Michael Rosen’s Sad Book: A Beautiful Anatomy of Loss, Illustrated by Quentin Blake


“Sometimes I’m sad and I don’t know why. It’s just a cloud that comes along and covers me up.” “Grief, when it comes, is nothing like we expect it to be,” Joan Didion wrote after losing the love of her life.

August 25, 1944: Picasso, the Liberation of Paris, and the Meaning of Heroism


“It’s easy to be a hero when you’re only risking your life.” “To be an artist,” Louise Bourgeois wrote in her diary, “is a guarantee to your fellow humans that the wear and tear of living will not let you become a murderer.” But how is an artist to be when the world itself becomes murderous?

Happy Birthday, Borges: The Beloved Writer on Public Opinion, Literature vs. the Other Arts, and the True Measure of Success


“When you come right down to it, opinions are the most superficial things about anyone.” Jorge Luis Borges (August 24, 1899–June 14 1986) is among humanity’s most beloved and influential writers.

Every Person in New York, Illustrated


From sleeping strangers to subway cellists to Nick Cave, a loving portrait of a city whose vibrant vitality never stands still.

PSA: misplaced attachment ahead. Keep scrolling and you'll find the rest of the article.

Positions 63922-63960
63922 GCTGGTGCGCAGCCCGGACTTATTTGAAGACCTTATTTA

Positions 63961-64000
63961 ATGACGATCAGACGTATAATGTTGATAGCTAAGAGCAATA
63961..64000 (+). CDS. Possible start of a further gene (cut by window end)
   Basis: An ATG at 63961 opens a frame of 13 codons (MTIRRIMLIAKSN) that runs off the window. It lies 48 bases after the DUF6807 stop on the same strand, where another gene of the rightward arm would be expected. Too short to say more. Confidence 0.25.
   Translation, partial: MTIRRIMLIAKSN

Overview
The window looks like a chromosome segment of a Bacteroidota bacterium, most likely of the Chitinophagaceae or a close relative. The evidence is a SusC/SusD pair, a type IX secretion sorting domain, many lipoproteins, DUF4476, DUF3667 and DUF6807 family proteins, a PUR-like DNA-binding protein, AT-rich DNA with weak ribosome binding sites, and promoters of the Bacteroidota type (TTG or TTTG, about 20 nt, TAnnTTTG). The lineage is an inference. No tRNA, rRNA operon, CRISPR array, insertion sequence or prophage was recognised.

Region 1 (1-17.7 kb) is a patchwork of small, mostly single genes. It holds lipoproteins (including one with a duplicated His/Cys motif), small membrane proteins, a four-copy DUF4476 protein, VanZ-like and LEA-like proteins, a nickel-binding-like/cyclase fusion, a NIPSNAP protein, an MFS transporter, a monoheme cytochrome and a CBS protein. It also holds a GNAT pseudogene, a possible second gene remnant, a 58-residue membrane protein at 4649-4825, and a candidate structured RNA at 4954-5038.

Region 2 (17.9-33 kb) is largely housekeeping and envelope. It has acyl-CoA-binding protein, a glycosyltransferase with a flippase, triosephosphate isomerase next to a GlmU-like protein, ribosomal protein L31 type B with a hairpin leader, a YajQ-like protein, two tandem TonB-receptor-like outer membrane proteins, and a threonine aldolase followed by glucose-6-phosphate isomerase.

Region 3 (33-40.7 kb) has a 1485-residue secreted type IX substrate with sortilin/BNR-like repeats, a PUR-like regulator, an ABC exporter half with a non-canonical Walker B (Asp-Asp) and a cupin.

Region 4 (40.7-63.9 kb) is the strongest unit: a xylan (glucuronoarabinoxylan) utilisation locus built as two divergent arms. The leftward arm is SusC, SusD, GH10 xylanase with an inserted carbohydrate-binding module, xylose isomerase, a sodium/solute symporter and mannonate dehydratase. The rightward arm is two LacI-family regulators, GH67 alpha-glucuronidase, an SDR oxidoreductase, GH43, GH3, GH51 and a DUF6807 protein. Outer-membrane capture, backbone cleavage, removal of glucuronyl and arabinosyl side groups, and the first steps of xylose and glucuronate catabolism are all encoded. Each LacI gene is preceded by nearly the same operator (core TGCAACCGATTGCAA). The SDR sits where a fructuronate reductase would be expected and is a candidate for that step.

Simone Weil on the Paradox of Friendship and Separation


“It is a fault to wish to be understood before we have made ourselves clear to ourselves.” Friendship is one of life’s greatest graces, and yet we hardly understand the gossamer threads of sympathy and love by which it binds us together.

How to Be a Trim Tab: Buckminster Fuller on the Key to Transformation and Personal Growth


“What you do with yourself, just the little things you do yourself, these are the things that count.” “The only transformation that interests me is a total transformation — however minute,” Susan Sontag wrote in her diary.

Three Animators Bring to Life Three Beautiful Readings of Walt Whitman’s “A Noiseless Patient Spider”


“And you, O my Soul, where you stand, surrounded, surrounded, in measureless oceans of space…” When Walt Whitman (May 31, 1819–March 26, 1892) self-published his first book of poetry in 1855, his monumental hopes for this labor of love were met with a few shrieks of harsh criticism amid an ether of noiseless indifference, resulting in pitiful sales and a sunken heart.

The Genes of the Soul: Amin Maalouf on Belonging, Conflict, and How We Inhabit Our Identity


“A person’s identity … is like a pattern drawn on a tightly stretched parchment. Touch just one part of it, just one allegiance, and the whole person will react, the whole drum will sound.” As a teenager in Bulgaria, the great joy of turning sixteen was finally qualifying for a passport.

A Six-Year-Old’s Advice on Life and Overcoming Fear, Turned into a Heartwarming Movie